# How do newton's laws of motion apply to everyday life?

These laws tell us exactly how things move or stay still, for example, why you don't float out of bed or fall on the floor of your house. Newton's laws control how cars work, how water flows, how buildings don't fall and, basically, how everything around us moves. According to Newton's first law of motion, a ball that rolls on the ground tends to maintain its state of motion to infinity, if no external force acts on it; however, the frictional force that acts on the ball from the outside helps stop the movement of the ball and stops it. After understanding Newton's law, there are some phenomena around us that implement Newton's three laws of motion.

Newton established the law of universal gravitation based on experimental observations made earlier by Galileo, who noticed that bodies of different masses fall close to the Earth's surface at the same time (that is, Earth's gravity attracts all masses with the same acceleration). The principle of inertia is one of the basic principles of classical physics that is still used today to describe the movement of things and how it is affected by the forces applied to them. This law also means that when two equal forces act on two different bodies, the object with greater mass will have less acceleration and a slower movement, and the object with less mass will have greater acceleration. This is known as Hooke's Law of Elasticity, which indicates that the quantity with which an object changes is linearly related to the force that causes this change.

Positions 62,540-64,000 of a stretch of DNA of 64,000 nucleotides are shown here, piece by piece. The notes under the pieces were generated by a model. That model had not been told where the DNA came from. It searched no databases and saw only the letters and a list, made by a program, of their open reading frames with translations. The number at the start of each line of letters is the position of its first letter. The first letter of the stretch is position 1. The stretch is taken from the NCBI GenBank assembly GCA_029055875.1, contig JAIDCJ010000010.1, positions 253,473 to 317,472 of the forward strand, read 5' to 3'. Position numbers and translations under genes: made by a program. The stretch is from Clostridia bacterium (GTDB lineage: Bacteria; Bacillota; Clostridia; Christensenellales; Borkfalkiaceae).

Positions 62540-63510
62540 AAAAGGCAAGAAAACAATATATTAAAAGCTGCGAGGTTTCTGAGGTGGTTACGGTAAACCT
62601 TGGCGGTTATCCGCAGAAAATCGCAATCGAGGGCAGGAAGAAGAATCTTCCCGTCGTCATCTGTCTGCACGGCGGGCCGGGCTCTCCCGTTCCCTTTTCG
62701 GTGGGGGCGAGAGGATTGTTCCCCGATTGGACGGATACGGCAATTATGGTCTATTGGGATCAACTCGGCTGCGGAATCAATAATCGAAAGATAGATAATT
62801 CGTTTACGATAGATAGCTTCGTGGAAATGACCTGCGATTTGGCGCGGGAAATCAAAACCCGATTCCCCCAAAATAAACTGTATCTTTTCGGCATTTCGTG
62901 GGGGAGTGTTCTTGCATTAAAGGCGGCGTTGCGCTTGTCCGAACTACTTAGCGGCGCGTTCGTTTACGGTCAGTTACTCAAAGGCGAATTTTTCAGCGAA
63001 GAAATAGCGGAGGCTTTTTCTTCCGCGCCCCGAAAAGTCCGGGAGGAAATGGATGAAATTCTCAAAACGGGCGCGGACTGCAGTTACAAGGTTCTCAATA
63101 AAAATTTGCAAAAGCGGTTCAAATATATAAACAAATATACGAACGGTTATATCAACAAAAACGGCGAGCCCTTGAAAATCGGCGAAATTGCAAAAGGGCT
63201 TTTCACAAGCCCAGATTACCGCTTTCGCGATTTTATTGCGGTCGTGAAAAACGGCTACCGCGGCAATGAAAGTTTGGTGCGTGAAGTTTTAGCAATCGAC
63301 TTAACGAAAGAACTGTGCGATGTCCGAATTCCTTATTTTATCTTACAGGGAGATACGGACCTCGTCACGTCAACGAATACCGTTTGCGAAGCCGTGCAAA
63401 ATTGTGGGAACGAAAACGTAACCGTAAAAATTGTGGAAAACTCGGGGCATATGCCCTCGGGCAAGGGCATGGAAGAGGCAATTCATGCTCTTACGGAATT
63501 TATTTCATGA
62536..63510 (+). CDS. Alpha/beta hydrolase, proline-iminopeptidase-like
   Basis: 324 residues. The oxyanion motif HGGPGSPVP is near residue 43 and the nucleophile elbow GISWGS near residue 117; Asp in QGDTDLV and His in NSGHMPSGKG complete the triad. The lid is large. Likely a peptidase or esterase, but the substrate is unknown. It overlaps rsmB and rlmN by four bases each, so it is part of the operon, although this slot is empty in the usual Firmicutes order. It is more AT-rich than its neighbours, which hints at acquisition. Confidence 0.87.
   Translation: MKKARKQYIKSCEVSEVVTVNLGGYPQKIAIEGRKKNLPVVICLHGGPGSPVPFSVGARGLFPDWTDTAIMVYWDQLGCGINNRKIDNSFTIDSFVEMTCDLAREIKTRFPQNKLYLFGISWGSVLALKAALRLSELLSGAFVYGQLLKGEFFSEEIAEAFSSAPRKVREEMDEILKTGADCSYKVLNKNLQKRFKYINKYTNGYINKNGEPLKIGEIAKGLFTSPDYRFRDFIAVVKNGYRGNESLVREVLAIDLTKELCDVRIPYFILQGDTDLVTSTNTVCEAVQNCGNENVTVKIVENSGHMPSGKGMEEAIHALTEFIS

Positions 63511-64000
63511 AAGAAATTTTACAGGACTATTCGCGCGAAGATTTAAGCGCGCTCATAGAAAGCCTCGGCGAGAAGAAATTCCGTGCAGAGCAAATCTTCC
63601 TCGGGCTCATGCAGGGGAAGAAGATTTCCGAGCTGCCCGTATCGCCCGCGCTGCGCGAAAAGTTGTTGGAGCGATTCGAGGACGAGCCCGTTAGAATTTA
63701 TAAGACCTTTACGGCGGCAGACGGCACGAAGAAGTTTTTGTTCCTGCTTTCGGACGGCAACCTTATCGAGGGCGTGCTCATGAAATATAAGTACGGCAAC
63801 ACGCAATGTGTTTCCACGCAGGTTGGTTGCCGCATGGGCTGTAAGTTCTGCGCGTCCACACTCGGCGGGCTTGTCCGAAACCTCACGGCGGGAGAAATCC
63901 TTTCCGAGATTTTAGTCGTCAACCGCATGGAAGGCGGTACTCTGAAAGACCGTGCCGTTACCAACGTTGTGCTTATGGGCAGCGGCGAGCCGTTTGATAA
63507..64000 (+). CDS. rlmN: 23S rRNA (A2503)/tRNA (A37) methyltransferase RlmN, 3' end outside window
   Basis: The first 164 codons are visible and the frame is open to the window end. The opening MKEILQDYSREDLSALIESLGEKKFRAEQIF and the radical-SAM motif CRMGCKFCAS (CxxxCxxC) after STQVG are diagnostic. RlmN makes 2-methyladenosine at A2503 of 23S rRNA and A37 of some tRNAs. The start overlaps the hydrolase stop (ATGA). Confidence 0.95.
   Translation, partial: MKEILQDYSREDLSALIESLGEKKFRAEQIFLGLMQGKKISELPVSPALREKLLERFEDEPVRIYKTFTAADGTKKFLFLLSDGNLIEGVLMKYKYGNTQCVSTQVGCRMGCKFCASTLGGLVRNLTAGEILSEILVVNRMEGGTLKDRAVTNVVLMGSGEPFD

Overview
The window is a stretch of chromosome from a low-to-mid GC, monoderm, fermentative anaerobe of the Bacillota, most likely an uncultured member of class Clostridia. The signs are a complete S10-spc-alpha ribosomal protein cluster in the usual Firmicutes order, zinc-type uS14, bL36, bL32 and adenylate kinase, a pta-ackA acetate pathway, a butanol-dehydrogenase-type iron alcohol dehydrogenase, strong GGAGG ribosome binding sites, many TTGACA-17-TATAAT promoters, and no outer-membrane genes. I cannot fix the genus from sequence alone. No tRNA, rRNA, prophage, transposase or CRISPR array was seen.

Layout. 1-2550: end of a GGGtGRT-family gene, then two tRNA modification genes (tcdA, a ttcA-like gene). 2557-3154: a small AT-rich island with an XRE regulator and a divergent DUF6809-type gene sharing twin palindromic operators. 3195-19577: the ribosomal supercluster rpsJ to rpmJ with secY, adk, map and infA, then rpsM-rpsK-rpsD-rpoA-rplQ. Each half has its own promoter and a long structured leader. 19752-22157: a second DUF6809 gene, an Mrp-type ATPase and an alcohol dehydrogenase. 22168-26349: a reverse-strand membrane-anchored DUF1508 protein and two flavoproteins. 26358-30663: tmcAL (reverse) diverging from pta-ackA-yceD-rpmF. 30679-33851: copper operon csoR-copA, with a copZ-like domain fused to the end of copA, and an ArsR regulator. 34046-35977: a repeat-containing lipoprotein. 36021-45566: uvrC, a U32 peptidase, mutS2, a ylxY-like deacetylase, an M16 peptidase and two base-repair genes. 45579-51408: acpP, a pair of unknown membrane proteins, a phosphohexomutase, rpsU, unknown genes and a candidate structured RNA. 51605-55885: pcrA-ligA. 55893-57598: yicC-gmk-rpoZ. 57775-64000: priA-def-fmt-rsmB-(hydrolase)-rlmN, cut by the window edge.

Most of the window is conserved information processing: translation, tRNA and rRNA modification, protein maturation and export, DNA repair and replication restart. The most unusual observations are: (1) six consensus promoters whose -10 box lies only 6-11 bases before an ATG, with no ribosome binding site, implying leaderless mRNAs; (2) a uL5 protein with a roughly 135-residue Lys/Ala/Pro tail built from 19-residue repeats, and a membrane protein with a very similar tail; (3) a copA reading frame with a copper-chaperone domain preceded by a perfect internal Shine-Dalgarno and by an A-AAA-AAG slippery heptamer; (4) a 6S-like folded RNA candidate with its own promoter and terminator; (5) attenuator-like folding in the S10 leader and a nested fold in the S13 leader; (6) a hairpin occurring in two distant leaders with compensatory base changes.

A similar demonstration of the inertia of movement can be observed when a bowler makes a short run before throwing a ball. When the carpet moves backwards, dust particles get carried away by the air or fall to the floor due to gravity, demonstrating the law of inertia. Newton's law of motion is so popular in the world of Physics that it is named after its inventor, an English scientist named Sir Isaac Newton. The free fall experiment is one of the most important applications of three scientific experiments in physics.

The laws of motion were discovered in 1687 by an English mathematician, physicist, astronomer, theologian and author, Sir Issac Newton. Essentially, without an external force being applied or interfering with it, an object will remain at rest or moving at the same speed and in the same direction. This is because Newton's inertia of motion or first law of motion resists the sudden termination of motion and forces the body to maintain its state of motion. Newton demonstrated that these laws, in addition to the law of universal gravitation, can explain Kepler's laws of planetary motion, and these laws are still among the most important physical laws so far.

Unlike Newton's first law, Newton's second law is correlated with the state of an object in motion.